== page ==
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There is a stark difference between what we experience in the moment and how we later remember the overall enjoyment of an experience. From customer satisfaction with material goods or what we thought of the latest blockbuster or musical hit, to pondering upon past trials and tribulations in assessing life satisfaction, the peak–end rule has been consistently demonstrated to accurately predict how we judge all of life’s experiences.
The peak–end rule states that how we judge an experience, overall, appears to be primarily related to the most extreme moment (the peak) and the last moment (the end) of the experience. However, a new study using pizza discovered that the price we pay for an experience can break the peak–end rule, changing how customers judge their overall satisfaction and enjoyment of an experience.
Who wouldn’t like to be an in experiment that involves eating pizza? Well, 139 customers at an all-you-can-eat luncheon buffet in Binghamton, New York, did just that. The 72 sets of lunch-goers were divided into two groups: those receiving a coupon for an $8 pizza-based buffet and free beverage, and those that were given the same deal at the half-price of $4.
The researchers recorded the customers’ overall satisfaction with the pizza and specifically, the taste, satisfaction and enjoyment of the first, middle and last piece of pizza they ate. By controlling for age, height, weight, gender, beginning and end hunger levels, and pizza slice order effects, as well as performing the experiments on similarly dull and dreary, rainy weather days, statistical analysis gave the peak–end rule a slice of humble pie.
When the price was relatively low, the peak–end rule fits the data beautifully, where both the taste of the last pizza slice and, more pronouncedly, the peak taste, significantly predicted the general taste evaluation of the pizza, as well as overall enjoyment and satisfaction. Specifically, the peak–end rule explained 80% of the variation in overall pizza taste evaluations.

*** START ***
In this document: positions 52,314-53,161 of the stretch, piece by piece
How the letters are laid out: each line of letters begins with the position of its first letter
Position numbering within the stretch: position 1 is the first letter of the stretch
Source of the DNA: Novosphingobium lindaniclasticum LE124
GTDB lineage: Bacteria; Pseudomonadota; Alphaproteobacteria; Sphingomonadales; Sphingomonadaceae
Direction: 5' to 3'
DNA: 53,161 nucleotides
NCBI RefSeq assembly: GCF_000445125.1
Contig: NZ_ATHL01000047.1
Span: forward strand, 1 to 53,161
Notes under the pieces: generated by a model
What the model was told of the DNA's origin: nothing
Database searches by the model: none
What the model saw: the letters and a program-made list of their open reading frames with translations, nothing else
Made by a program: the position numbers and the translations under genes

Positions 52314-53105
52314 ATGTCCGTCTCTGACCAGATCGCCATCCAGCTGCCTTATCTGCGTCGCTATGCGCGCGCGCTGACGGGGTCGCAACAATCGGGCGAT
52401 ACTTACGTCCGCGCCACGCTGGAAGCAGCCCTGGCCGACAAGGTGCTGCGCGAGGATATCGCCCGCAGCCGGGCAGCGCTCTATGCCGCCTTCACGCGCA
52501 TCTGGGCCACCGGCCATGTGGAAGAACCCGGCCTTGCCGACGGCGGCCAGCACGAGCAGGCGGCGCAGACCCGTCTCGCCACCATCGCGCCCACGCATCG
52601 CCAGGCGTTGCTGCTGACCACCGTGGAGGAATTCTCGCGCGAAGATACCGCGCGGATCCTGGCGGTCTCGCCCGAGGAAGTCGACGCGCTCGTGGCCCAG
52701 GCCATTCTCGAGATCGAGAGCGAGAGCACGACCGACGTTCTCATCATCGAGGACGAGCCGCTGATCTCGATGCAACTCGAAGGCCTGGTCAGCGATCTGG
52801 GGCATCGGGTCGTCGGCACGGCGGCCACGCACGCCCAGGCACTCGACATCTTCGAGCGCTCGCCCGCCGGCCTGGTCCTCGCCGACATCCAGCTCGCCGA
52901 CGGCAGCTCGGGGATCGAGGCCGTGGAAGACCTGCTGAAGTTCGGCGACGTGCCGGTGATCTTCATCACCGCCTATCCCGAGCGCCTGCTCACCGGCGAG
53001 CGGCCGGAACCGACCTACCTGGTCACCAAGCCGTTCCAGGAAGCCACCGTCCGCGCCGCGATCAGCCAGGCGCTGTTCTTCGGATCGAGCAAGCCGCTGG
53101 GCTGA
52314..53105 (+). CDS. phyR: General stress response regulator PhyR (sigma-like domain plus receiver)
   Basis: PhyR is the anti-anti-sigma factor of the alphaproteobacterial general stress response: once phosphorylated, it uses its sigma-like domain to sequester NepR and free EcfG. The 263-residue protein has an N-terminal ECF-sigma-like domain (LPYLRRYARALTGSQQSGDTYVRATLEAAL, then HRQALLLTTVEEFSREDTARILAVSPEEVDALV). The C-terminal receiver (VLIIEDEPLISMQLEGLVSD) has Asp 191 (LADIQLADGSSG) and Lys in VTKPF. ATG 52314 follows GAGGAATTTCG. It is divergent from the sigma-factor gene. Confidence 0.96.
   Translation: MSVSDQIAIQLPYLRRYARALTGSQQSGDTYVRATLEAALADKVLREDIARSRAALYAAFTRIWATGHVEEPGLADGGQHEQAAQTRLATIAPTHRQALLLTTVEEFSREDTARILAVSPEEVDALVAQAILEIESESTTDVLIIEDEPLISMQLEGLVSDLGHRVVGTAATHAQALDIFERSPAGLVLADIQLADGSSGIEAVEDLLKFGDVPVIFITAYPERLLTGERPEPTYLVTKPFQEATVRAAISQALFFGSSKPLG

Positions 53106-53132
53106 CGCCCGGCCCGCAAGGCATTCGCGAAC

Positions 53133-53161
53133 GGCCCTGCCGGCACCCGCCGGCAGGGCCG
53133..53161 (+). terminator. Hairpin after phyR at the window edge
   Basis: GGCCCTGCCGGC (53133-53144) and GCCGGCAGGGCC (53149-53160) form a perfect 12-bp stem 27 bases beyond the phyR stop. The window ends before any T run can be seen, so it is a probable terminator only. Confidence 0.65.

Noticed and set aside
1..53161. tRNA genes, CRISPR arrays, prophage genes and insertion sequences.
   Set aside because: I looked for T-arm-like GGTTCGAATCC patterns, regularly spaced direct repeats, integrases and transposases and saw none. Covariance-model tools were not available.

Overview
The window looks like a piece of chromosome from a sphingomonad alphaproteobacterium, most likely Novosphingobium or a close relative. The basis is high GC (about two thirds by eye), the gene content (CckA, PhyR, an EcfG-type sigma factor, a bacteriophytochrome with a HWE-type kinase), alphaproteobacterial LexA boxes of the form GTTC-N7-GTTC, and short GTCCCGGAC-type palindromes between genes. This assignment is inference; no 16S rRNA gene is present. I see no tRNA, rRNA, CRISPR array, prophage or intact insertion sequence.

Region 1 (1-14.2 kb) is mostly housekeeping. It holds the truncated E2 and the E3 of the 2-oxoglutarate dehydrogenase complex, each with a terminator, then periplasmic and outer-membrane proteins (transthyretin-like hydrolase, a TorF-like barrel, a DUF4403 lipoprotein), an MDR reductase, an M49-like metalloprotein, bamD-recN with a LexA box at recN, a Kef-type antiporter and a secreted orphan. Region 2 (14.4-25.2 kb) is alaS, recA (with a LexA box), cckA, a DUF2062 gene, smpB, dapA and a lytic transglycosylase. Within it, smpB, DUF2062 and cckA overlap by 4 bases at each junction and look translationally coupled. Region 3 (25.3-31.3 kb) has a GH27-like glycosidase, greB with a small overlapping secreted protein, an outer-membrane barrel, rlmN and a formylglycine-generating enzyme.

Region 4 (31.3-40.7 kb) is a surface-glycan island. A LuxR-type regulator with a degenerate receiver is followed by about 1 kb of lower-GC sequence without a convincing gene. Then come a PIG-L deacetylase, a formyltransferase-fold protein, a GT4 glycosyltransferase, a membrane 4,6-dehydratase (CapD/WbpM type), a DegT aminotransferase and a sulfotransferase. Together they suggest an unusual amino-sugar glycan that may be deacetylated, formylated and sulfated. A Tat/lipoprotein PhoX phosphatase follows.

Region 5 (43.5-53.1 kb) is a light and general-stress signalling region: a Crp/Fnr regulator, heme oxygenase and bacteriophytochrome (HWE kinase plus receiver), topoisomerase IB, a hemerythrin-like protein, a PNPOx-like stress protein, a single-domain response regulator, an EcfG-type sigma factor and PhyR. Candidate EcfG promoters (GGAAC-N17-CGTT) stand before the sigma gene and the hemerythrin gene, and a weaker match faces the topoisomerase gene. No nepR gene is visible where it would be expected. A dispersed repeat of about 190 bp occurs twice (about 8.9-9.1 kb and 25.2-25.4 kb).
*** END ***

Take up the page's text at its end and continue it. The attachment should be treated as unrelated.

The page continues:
Yet when paying full price, the peak–end rule lost some of its power and explained only 70% of the variation in the data. A new rule took over as the big cheese, explaining a whopping 97% of the results. Paying a higher price for an all-you-can-eat buffet led the customers to evaluate their meal satisfaction not based on the taste of the last slice and the peak taste but based on the taste of the first slice alone.
Researchers suggested that this difference in evaluating customer satisfaction between full price and half-price meals stems from expectation-disconfirmation theory, where prior expectations about the performance of a product/service, as well as the actual experience, determine the eventual evaluations of customer satisfaction.
It seems that when customers have low expectations about a service (due to a low price), the peak-end rule kicks in and the peak and end evaluations are the main defining moments in judging overall satisfaction. Having higher expectations (due to a higher price) may have customers evaluating the overall service based on only the beginning experience.
Ultimately, the peak–end rule is not as general to all experiences as previously thought — context is key!
This has pretty obvious implications for the restaurant industry, and to customer satisfaction for products and services in general. If customers are expected to pay a relatively high price, then evidence-based practice thus far would dictate that they are served the best of the best first and foremost in their customer experience.
On the other hand, if customers are expected to pay a relatively low price, where the peak–end rule more generally applies, making sure that a peak of enjoyment somewhere in the middle is followed by the last taste of the experience ending the service/product with a bang should help boost customer satisfaction.
Extending this research into the non-material realms of day to day, week to week and year to year life experiences may pull out more contextual factors that turn the peak–end rule on its head, and lead to profound insights that could help vastly improve the largest predictors of life satisfaction: mental health and well-being.
Until research progresses, these potentially life changing implications are just pie in the sky. At the very least, for now, we now know how best to serve a few slices of pizza pie!
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Just, D., Sigirci, O., & Wansink, B. (2015). Peak-end pizza: prices delay evaluations of quality Journal of Product & Brand Management, 24 (7), 770-778 DOI: 10.1108/JPBM-01-2015-0802
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